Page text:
By Mark Smith
The last time the City of Santa Monica appeared in the D.C. Circuit Court was back in October of 2010 when the City was the Petitioner and the Federal Aviation Administration (FAA) was the Respondent. On Monday, May 14, in the same courtroom, the City of Santa Monica and the FAA were odd bedfellows, sharing the same table as Respondents, defending their 2017 Consent Decree agreement.
Hanging on the walls of the D.C. Circuit courtroom are more than 30 oil painting portraits of D.C. Circuit judges (many of whom have become Supreme Court Justices) as a reminder, the only higher court than this District Court, is the Supreme Court.
Richard Simon was first, speaking for the Petitioners. He did not get far before the Judges asked why is this case was in their courtroom if another Judge had signed a Consent Decree. Simon pointed out, “this is the court, in our view, that handles most administrative law issues, this is a national issue, a national case, here we are.”
In February of 2017, aviation interest groups and aviation business filed a Petition to Review a FAA order, asking the D.C. Circuit Court to invalidate the Settlement Agreement between the FAA and the City of Santa Monica. The agreement, signed by City Manager Rick Cole and FAA Chief Counsel Reginald F. Govan, gave the City of Santa Monica permission to shorten the 4990 foot runway to 3500 feet and close the airport in December, 2028.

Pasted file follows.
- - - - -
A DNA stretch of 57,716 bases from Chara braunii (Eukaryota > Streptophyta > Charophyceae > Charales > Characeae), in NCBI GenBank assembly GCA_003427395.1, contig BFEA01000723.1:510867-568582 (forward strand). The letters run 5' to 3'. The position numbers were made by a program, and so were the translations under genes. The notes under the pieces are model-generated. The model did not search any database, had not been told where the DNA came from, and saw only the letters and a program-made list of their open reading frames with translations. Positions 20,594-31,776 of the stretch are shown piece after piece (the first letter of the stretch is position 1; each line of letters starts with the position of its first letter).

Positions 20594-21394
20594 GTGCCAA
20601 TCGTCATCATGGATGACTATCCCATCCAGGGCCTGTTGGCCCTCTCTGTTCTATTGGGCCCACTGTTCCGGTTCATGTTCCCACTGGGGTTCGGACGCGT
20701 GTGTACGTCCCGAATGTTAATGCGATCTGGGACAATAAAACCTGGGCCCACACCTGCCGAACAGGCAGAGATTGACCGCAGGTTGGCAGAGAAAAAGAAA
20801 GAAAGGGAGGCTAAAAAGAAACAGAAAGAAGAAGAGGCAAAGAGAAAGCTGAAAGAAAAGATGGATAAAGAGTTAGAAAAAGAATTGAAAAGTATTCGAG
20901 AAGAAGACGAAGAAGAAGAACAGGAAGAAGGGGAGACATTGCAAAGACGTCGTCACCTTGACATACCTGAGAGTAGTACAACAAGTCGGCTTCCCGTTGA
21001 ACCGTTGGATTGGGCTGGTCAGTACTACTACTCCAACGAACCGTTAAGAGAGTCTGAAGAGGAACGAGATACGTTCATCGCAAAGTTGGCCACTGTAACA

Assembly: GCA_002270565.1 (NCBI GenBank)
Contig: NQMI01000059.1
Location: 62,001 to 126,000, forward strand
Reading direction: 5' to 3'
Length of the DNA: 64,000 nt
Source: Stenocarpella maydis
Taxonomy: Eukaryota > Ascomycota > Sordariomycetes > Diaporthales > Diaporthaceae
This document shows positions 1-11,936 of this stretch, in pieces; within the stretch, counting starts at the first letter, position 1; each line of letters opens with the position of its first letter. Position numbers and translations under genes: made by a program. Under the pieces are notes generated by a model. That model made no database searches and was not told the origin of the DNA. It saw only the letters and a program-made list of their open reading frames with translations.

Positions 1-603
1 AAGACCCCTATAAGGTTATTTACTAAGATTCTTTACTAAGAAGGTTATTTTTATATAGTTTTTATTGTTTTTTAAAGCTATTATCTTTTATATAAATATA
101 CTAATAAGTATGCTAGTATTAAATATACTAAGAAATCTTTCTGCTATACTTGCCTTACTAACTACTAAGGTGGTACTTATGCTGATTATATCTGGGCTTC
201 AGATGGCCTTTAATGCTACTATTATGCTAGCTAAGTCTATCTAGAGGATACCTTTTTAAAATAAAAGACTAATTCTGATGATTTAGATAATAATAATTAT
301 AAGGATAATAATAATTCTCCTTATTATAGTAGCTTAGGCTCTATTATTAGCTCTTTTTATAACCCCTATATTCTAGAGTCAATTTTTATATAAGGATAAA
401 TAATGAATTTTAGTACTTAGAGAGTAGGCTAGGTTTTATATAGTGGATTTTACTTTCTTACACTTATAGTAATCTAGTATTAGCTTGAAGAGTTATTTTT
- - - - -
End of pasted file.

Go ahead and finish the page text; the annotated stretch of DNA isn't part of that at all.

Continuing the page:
The Settlement Agreement was signed the last weekend of January 27th 2017 and then ratified a few days later as a Consent Decree by US District Court for Central California. An attorney familiar with Federal law said, “it is an unusual agreement, an unusual document, executed in an unusual manner.”
Back in 2010, the City of Santa Monica and several neighborhood groups were asking the court to uphold a City ordinance banning C and D category aircraft. This was an attempt to ban jets at the Santa Monica Airport. The City financed this unsuccessful legal action against the FAA with over $6 Million of funds from the airport fund. The current Settlement Agreement, succeeded where the C and D legal action failed. In December 2017, the City spent $3.2 million to shorten the runway. According to the Santa Monica Airport website, the new 3500 foot runway has reduced jet traffic by over 80 percent.
The Justice Department Attorney representing the FAA, Tyce R. Walters, pointed out, “this agreement (between the FAA and the City of Santa Monica) would have no force were it not entered as a Consent Decree.”
The practical question for the D.C. Circuit Court; does the FAA have the authority to relieve the City of Santa Monica from grant assurances and deed obligations to operate the airport in perpetuity? Additional subjects address statutory requirements, including no public comment and no FAA documentation of its decision-making process.
When the Judges asked why this case should not go back to California, Deanne E. Maynard, the attorney for the City of Santa Monica from the law firm Morrison & Foerster, said, “just the notion that they would have to take an order from this court to the court in California shows what an odd procedure this is.”
The D.C. Circuit Court is expected to rule later this year.